LA PAZ – Two engineers and a police officer kidnapped by Indians in the Bolivian region of Potosi were released Sunday after their abductors reached an agreement with the Bolivian government to nullify the concession granted in the zone to Canadian mining firm South American Silver, a government official said.
The representative of the Ombudsman’s Office in Potosi, Rene Arroyo, confirmed that the two employees of the mining company captured 11 days ago and policeman Herbert Perez, who was taken hostage last Thursday, were handed over to the authorities.
“We’re coming out of the zone with the three (men) at this time in different vehicles. They are in very bad shape. There will have to be a medical evaluation,” Arroyo said.
The engineers and the officer were held hostage near the Mallku Khota mine, some 350 kilometers (215 miles) south of La Paz, and now they are being transported to the nearby town of Llallagua, where they will receive medical attention.
Three other employees of the mining firm and a prosecutor who were also kidnapped by the Indians regained their freedom on Friday as a result of police search operations in the area.
Arroyo said that the Indians captured the engineers because allegedly they were dressed as natives to spy and “divide” the residents of the sector, who have been demanding that the Canadian mining firm leave the region so that they can exploit the mine themselves.
Before letting them go, the Indians forced the mine employees to appear before an “indigenous peasant judicial audience,” which imposed a punishment on them of having to make 500 adobe bricks by hand.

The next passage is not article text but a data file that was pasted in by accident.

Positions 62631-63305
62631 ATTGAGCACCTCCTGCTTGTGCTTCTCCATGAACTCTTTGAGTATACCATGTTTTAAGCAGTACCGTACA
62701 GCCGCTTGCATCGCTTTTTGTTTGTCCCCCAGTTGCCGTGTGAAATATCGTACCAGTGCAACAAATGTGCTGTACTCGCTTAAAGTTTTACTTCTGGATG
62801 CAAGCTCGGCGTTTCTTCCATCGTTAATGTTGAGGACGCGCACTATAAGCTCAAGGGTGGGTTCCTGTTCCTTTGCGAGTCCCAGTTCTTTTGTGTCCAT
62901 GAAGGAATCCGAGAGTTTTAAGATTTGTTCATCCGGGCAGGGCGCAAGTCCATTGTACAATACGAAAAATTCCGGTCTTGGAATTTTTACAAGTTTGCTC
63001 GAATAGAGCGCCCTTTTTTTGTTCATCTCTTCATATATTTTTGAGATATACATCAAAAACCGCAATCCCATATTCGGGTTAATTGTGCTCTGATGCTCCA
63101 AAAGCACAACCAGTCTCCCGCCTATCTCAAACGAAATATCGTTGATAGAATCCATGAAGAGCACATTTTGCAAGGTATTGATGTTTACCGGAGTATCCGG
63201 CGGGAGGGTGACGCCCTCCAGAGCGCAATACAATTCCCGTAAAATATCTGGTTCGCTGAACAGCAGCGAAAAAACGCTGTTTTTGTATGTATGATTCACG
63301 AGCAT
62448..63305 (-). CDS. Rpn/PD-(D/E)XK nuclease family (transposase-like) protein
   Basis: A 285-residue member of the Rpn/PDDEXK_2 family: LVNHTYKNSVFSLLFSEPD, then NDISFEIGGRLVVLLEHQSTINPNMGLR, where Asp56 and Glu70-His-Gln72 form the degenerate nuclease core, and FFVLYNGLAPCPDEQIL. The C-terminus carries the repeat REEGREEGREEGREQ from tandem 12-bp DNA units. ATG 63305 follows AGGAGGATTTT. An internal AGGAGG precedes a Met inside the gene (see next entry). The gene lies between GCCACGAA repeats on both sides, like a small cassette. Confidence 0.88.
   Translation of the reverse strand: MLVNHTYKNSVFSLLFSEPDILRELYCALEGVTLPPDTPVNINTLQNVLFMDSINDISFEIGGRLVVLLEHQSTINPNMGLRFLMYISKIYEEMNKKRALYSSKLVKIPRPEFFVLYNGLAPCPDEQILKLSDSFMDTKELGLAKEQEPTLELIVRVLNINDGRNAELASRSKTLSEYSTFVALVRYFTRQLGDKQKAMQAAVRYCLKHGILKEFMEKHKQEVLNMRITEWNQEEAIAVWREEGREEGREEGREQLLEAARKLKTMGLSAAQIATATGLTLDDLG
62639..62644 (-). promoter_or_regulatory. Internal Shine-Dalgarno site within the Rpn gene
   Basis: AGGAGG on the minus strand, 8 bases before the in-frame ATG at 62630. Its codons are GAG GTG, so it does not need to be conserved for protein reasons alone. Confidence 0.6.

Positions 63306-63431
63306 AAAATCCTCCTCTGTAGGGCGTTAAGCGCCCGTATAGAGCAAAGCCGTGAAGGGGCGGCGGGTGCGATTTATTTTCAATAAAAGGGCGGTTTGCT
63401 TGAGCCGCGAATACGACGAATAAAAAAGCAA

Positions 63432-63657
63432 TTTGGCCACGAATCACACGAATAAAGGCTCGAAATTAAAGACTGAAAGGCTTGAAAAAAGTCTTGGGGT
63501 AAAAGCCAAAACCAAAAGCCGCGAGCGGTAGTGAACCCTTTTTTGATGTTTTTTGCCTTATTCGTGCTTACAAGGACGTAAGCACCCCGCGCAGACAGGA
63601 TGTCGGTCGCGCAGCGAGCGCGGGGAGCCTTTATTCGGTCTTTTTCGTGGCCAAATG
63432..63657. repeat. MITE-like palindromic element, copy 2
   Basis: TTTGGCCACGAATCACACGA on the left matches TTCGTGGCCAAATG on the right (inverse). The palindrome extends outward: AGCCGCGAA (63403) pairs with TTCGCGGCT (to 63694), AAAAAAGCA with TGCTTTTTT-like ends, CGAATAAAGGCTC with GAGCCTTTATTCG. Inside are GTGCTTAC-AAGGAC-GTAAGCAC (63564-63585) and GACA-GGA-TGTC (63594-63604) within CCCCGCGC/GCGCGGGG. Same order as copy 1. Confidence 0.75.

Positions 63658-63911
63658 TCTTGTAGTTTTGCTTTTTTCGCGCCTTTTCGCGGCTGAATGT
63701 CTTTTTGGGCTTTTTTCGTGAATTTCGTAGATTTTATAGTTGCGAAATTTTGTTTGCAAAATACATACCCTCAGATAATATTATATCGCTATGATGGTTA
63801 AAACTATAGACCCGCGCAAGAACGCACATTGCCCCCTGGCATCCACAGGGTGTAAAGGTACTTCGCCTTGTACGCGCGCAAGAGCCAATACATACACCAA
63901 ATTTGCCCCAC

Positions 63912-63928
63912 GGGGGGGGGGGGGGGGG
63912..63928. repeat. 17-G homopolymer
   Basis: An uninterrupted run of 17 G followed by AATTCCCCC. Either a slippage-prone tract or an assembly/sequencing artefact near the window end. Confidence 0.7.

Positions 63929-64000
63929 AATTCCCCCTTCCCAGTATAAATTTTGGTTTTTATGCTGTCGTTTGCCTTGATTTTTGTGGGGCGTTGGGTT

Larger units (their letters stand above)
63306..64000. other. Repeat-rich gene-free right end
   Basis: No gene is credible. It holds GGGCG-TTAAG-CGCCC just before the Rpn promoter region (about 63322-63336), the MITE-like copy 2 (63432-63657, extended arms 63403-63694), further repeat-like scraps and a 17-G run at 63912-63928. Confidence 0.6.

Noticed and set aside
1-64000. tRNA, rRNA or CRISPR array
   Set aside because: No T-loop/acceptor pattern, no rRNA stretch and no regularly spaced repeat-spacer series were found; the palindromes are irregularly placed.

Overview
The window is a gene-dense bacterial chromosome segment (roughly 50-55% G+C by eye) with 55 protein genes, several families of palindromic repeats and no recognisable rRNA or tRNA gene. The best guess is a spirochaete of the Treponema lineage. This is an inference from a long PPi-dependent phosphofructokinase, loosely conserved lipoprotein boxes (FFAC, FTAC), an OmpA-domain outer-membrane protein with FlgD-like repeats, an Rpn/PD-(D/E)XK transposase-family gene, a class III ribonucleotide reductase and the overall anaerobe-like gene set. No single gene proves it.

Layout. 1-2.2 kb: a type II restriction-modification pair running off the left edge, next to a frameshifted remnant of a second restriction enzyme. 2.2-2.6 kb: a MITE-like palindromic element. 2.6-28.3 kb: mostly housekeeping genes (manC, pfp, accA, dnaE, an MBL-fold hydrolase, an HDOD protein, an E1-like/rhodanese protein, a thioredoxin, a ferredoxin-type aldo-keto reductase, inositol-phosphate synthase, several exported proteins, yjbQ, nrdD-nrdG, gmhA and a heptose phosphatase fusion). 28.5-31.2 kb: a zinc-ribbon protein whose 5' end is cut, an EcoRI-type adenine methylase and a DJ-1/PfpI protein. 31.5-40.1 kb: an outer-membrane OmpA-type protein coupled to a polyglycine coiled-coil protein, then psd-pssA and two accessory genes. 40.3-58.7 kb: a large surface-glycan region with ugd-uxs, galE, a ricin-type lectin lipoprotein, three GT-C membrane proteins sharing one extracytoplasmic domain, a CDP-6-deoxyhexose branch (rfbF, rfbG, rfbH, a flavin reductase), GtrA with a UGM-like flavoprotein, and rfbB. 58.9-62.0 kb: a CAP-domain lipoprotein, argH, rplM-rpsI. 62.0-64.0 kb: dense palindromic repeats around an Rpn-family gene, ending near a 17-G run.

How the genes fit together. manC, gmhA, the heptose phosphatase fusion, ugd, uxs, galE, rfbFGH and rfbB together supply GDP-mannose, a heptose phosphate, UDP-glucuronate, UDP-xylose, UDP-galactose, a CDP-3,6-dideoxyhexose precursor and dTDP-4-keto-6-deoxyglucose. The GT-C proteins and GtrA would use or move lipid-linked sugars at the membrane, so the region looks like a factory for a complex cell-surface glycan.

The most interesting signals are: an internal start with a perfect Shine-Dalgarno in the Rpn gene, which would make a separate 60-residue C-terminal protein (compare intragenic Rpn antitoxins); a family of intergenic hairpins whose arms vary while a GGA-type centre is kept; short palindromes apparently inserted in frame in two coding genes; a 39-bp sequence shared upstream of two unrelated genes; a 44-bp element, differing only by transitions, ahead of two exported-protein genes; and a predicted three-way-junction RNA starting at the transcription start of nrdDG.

Previously, Labor Minister Daniel Santalla and the Indians signed a document in which the government of Bolivian President Evo Morales committed itself to issuing a decree to annul the concession granted to South American Silver to operate the Mallku Khota mine.
The government also agreed to pay an indemnity to the relatives of the Indian who died in a clash with police last Thursday and to agree not to prosecute the local natives for kidnapping seven people, Santalla told Erbol radio. All of those kidnap victims are now free.
With regard to the Indians’ demand that the government release indigenous leader Cancio Rojas, the parties agreed that the Potosi government will make two attorneys available who will take charge of the matter.
Rojas is being held under house arrest in the city of Potosi accused of kidnapping and torturing other Indians and policemen for several days some weeks ago as part of the same conflict.
The Canadian firm has been conducting exploration work in northern Potosi – one of Bolivia’ poorest regions – since 2007 to evaluate the local reserves of silver and indium. The massive Mallku Khota mine project mainly contains those two minerals, although it also holds lesser quantities of gold.
One faction of the indigenous people living in the Quechua community of Mallku Khota has been trying to force out the mining company so they can exploit the mine themselves.
South American Silver unit Compańia Minera Mallku Khota says a majority of the Indian clans in the area support the firm’s activities.
The company’s opponents, led by Rojas, have attacked other Indians and illegally detained police, authorities say.